26 Attributable Fractions (%) for All-Cause Deaths 40,842 Men & 12,943 Women, ACLS Blair SN. Br J Sports Med 2009; 43:1-2.

27 Humans are biased toward action, not thought (thought is expensive)

28 The Biology of Choice…we choose for the moment NOW 20 Years

29 The marketplace plays to the biology

30 So What? What does all of this suggest about ways we might approach the problem differently?

31 Nutrition Reviews, 59, 2001 The Environment and YOU Behavior Settings

32 The Environment and YOU: Systems Foresight Diagram YOU are here

33 What is the real problem? Physical activity is not necessary. We are too rich. Food is cheap Physical activity is not necessary We have disposable income AND, there is no compelling reason to change… WHY?

34 Godzilla Meets Bambi Sugar Fat Salt Rest Enjoy Market more fresh produce Sidewalks, brighter stairwells Restrictions on “bad” food Reduced health premiums T-shirts, water bottles …AND? BIOLOGY Unhealthy Preferences

35 Drive motivation for behavior change by linking desired behaviors to meeting basic needs Physiological Safety and Security Belongingness and Love Esteem Self-actualization Transcendence Need to move the focus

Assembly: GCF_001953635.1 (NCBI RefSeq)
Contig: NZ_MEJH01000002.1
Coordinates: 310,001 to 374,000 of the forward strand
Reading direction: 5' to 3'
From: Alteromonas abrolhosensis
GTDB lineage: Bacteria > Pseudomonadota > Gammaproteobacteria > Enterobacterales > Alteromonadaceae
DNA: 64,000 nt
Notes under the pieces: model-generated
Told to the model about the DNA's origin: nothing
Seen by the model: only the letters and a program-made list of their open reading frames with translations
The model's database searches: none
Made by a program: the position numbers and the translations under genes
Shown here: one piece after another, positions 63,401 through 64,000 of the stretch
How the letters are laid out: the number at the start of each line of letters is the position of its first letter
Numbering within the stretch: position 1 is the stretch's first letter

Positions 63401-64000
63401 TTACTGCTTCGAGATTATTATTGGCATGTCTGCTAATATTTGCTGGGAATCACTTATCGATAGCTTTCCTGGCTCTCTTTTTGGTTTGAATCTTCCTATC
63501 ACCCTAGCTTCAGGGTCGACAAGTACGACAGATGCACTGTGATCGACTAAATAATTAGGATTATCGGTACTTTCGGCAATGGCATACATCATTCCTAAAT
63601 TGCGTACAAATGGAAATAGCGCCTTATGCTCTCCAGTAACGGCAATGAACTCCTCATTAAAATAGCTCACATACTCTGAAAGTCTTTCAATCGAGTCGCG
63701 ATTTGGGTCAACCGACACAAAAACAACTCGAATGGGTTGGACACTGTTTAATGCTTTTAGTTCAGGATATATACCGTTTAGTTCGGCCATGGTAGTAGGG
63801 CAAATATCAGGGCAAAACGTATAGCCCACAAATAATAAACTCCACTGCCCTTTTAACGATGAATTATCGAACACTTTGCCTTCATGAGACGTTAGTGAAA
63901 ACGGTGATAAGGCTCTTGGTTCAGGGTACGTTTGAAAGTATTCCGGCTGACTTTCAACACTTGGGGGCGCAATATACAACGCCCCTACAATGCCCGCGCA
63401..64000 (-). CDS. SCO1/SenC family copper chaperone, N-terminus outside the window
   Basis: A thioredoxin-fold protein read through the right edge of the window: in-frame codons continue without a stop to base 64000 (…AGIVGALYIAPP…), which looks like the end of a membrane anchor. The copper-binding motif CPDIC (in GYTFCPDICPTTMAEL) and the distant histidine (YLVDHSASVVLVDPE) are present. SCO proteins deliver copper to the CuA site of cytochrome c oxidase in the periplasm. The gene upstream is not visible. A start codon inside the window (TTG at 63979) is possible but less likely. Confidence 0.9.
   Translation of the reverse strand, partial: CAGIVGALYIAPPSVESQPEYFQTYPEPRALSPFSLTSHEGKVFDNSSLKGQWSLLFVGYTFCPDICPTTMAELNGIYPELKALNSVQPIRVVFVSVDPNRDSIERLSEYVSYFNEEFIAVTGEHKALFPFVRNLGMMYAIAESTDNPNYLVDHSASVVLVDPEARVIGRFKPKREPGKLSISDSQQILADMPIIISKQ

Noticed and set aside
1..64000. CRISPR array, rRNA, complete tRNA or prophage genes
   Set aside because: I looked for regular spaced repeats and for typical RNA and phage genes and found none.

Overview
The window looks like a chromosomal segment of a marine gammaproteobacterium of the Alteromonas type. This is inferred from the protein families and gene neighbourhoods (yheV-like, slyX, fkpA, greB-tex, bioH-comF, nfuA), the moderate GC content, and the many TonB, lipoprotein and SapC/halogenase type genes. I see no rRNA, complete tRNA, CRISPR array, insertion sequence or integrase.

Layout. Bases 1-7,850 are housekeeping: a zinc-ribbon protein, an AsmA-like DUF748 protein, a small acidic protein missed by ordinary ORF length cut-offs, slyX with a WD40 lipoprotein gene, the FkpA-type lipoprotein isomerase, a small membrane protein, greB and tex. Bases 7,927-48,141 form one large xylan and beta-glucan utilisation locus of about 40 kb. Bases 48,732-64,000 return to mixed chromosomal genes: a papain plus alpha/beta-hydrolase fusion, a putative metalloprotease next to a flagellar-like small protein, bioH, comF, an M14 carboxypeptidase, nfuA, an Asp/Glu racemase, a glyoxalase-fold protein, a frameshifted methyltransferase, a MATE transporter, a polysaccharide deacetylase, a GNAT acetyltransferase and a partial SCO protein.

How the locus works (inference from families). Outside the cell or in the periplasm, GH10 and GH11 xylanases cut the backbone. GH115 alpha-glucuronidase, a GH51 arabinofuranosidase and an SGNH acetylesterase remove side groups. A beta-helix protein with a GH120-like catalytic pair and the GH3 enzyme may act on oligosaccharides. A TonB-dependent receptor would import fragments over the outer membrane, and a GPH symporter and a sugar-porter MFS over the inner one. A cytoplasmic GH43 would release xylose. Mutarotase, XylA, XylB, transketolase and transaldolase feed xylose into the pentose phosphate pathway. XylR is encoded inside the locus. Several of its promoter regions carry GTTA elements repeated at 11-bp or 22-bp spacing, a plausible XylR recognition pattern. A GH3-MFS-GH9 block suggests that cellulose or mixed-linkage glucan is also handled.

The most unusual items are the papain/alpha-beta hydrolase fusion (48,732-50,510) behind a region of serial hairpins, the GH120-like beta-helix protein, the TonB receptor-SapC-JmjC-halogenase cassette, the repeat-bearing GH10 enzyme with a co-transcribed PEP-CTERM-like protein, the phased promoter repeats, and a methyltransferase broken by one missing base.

36 Social motivation hierarchy Transcendence Well Society National defense, affordable housing, safe neighborhoods Collective purpose, American Values, National Pride Economic health, jobs, global competitiveness, education

37 Strategies for change Try to “structure” each behavior environment separately Continue to focus on individual motivation Leverage a collective motivation across society that is consistent with today’s priorities and values Plant the seeds to create demand for a healthier environment

38 NEW “THINKING” SPACE Demand for healthy choices (why?) Opportunities for healthy choices Leave people alone and let them choose Regulate, mandate, tax, control NEW “DOING” SPACE

39 It’s about creating demand…

40 Catalyzing demand: Where do we start? Schools & Home Commerce, the “ Environment ” Workplaces

41 We need it all… Individual inspiration, for those who are ready to change themselves Environmental structuring, where possible (e.g., schools, workplaces) Nudge—choice architecture, where possible Continued product and service innovation to make healthy behaviors more desirable, accessible, affordable and convenient (supply) A more important WHY for the average citizen—as a way to build demand

42 Summing Up Changing behavior of individuals or of communities is opposing biological preferences. We built the environment to serve the biology. To manage and work with the biology we need an equally strong cognitive motive that would matter to individuals and society as a whole The “WHY” should be important for “survival” in the modern world Sustainable solutions must provide short-term tangible rewards for individuals Sustainable solutions must provide rewards for the social collective, e.g., be integral to the economy…the “prosperity engine”. There is no “win-win” business model for healthy behaviors…yet

43 “We have changed our environment more quickly than we know how to change ourselves” Walter Lippmann (1915)

44 Thank You Thank You